Colorado readers may be shocked to learn that a law on the books in another state requires victims of domestic violence to pay legal fees for their abusive spouse if the abuser is in prison. Making matters even worse, the legal fees in question aren't for criminal defense, but for divorce. That can make it hard for an abused spouse to find the strength and means to leave a dangerous marriage.
It's no secret that divorcing spouses will often go to great lengths to get the upper hand in the process of ending their marriage. In the digital age, there are a multitude of gadgets and devices that can assist spouses who are trying to track the comings and goings of their partner. Understanding the legality of this approach is important and can help Colorado spouses avoid an unfavorable outcome in divorce court.
Very few Colorado residents are unaware that a new tax bill recently passed and was signed into law. The bill contains numerous changes to the current tax code -- one of which is of great interest to couples planning a divorce. Spouses tasked with paying alimony will soon lose the chance to claim those payments as a tax deduction.
Many Colorado spouses show the very worst sides of their personality when faced with the end of a marriage. In some cases, however, a spouse is truly aberrant in a clinical manner. Living with a narcissist is difficult; going through a divorce with one is downright unbearable. Here are some tips for moving through a divorce with a manipulative and deeply self-centered spouse.
Statistics show that more and more older Americans are choosing to walk away from untenable marriages. Even so, many other spouses remain in unhappy marriages for many years due to simple fear of the unknown. Understanding how divorce will impact one's financial future is an important consideration for Colorado spouses nearing or beyond retirement age.
Deciding what to do with the family home is a top priority for many Colorado couples who are ending their marriage. For most, their house is their most valuable asset, and not something to be taken lightly. Determining how to handle the division of this important asset can be a challenging part of the greater divorce process.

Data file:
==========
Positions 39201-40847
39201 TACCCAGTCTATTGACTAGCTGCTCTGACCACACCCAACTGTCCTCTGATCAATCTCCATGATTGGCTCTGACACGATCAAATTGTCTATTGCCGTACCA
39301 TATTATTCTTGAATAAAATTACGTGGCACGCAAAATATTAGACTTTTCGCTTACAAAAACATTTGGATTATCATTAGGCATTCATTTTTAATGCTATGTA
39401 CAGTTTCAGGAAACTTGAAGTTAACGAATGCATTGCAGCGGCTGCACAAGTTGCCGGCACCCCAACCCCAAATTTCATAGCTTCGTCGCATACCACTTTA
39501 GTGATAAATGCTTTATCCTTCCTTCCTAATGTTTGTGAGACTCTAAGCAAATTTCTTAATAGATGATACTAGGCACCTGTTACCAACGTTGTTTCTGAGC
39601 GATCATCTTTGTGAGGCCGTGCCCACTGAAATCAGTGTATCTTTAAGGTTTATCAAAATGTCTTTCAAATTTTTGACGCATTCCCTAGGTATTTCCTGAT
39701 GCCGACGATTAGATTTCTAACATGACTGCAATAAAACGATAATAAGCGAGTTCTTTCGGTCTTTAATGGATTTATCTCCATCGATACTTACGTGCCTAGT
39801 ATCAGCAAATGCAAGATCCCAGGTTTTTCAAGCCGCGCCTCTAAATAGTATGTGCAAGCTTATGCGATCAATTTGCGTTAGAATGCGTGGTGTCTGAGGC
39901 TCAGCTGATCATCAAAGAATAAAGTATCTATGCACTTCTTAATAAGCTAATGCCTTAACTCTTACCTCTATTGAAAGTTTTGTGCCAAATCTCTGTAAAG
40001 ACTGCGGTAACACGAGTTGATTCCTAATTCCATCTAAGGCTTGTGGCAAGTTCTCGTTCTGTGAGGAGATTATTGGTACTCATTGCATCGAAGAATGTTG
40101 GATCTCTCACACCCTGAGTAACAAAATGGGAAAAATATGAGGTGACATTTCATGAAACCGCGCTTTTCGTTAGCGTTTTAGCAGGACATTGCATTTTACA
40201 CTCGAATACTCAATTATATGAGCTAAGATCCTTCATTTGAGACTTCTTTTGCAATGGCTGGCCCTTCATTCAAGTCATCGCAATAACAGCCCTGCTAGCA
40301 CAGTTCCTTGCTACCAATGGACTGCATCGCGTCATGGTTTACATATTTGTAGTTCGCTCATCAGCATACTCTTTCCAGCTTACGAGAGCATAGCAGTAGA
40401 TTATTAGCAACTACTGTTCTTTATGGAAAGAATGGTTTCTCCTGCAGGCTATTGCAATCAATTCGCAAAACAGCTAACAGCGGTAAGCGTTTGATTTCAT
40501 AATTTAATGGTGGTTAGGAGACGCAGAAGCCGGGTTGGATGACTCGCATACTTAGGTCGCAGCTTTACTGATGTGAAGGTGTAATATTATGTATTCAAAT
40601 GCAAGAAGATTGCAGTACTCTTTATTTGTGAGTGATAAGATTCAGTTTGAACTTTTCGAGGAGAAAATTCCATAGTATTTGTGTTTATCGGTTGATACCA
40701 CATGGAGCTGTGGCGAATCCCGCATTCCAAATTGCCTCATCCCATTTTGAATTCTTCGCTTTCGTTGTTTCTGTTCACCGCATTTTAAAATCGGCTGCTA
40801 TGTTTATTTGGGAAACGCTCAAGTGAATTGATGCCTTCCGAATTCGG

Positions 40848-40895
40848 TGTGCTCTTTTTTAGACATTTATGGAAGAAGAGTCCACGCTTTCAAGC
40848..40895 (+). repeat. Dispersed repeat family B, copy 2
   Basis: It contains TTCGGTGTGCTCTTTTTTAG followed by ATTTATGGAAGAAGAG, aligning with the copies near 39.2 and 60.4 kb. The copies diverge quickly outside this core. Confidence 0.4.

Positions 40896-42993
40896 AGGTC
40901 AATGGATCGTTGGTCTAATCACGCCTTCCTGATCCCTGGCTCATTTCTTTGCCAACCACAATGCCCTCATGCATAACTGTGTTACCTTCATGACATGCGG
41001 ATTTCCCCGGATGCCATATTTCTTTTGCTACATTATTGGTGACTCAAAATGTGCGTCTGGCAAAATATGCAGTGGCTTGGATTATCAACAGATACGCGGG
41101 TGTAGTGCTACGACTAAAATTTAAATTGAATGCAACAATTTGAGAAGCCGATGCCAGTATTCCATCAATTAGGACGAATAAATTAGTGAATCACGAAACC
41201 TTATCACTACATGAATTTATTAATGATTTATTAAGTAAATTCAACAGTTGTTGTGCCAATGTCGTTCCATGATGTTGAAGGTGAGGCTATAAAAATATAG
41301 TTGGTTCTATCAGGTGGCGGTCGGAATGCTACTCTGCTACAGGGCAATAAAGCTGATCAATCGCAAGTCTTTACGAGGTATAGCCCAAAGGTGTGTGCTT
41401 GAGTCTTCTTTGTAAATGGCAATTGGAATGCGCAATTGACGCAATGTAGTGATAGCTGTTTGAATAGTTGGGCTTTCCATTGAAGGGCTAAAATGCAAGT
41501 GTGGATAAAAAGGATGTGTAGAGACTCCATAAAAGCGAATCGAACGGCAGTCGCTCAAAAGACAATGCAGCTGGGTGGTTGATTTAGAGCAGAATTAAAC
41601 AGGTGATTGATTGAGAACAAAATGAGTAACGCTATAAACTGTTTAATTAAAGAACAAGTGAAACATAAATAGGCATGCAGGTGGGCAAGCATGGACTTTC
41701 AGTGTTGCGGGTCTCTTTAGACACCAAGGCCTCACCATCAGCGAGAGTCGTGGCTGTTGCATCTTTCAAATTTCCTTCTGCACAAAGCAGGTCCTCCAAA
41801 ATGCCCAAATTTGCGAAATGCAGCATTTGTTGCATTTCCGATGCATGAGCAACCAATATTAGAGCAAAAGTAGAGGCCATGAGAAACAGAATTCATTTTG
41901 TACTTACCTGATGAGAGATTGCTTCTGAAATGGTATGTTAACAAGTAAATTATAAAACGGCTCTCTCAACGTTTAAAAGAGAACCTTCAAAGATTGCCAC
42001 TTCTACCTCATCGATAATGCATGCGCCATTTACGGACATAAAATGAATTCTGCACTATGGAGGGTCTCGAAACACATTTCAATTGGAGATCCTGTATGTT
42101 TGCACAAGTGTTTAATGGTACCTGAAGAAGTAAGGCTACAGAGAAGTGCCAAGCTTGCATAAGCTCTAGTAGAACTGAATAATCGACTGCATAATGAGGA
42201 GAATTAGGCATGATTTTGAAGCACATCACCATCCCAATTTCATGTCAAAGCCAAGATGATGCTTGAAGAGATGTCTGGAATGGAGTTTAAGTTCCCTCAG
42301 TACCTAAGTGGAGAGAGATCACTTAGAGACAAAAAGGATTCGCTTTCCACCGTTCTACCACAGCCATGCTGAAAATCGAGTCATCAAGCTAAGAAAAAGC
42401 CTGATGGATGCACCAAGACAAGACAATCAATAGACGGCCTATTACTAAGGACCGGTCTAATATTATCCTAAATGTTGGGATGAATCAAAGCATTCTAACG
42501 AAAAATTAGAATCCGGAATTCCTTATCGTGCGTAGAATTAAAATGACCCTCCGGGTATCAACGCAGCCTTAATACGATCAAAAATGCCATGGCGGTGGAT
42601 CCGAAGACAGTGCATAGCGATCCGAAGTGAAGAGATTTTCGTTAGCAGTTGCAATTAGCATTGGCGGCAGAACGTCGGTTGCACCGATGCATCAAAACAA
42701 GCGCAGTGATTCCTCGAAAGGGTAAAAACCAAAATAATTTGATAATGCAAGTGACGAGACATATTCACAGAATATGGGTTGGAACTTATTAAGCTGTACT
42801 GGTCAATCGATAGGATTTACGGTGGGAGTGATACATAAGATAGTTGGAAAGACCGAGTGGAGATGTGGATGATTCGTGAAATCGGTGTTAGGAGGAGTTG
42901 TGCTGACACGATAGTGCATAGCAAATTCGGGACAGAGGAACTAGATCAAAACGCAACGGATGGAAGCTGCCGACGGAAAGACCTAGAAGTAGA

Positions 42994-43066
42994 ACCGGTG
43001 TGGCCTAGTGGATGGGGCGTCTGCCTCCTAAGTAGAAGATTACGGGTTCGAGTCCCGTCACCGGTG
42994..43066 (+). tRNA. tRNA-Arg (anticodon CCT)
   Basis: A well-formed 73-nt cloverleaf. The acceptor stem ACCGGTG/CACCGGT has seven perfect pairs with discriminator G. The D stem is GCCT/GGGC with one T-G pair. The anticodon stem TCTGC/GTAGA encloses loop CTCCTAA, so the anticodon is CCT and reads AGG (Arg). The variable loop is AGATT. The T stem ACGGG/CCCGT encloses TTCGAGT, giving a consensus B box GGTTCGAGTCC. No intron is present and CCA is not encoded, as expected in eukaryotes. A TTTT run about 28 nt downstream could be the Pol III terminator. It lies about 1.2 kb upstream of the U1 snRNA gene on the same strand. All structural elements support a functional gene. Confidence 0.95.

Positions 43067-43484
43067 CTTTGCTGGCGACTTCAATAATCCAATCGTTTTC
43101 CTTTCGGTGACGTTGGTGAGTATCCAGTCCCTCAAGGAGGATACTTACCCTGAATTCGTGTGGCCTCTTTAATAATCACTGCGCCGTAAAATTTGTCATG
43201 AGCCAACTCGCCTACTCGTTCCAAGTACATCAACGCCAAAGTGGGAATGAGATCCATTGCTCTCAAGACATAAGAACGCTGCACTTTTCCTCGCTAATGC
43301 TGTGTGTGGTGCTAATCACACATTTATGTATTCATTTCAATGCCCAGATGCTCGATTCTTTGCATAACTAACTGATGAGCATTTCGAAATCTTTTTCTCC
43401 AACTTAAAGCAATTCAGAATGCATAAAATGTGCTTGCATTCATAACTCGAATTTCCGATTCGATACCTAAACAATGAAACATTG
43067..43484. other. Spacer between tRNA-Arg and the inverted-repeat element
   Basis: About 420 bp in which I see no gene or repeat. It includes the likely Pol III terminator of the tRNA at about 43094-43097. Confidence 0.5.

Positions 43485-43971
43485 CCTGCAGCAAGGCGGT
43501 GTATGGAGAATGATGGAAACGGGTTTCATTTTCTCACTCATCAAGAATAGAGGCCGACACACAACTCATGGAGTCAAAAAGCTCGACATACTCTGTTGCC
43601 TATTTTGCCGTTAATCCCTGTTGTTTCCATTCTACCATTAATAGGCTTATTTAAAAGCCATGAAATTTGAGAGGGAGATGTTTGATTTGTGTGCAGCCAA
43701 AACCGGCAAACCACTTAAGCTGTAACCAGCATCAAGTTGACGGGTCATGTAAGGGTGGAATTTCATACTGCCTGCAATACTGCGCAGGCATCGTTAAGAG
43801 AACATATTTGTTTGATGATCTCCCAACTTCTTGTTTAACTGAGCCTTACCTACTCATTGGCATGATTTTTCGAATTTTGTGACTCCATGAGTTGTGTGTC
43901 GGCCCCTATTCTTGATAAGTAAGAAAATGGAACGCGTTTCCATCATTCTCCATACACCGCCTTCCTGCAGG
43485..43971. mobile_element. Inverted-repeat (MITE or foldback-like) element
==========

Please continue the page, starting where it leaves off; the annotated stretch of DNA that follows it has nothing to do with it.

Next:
According to research, certain occupations have a higher rate of marital success than others. A statistician recently compiled data from the 2015 U.S. Census Bureau's community survey and found that where spouses earn a paycheck could have a direct effect on their chances of filing for divorce. That may come as a surprise to many Colorado residents.
In many marriages, one spouse handles the majority of the financial aspects while the other spouse takes care of other responsibilities. This concept can work great as long as the marriage is on stable ground. However, if the Colorado couple decides to divorce, it is important for both parties to be aware of their various assets, liabilities and other financial concerns.
Ending a marriage requires a great deal of planning and a thorough exchange of information between parties and legal professionals. That process can seem tedious at times, especially for couples in Colorado who have a diverse mix of assets at the time of their divorce. Unfortunately, there are cases in which one spouse has inappropriately transferred or otherwise disposed of funds that should have been held in the marital assets "pot."
For most Colorado couples, entering into marriage is an expression of commitment, one that is taken very seriously. However, there are circumstances under which marriages are brought to a close in a very short duration of time. In such cases, an annulment can be a powerful tool. Understanding the differences between an annulment and a divorce can help spouses make the right decision for their particular set of needs.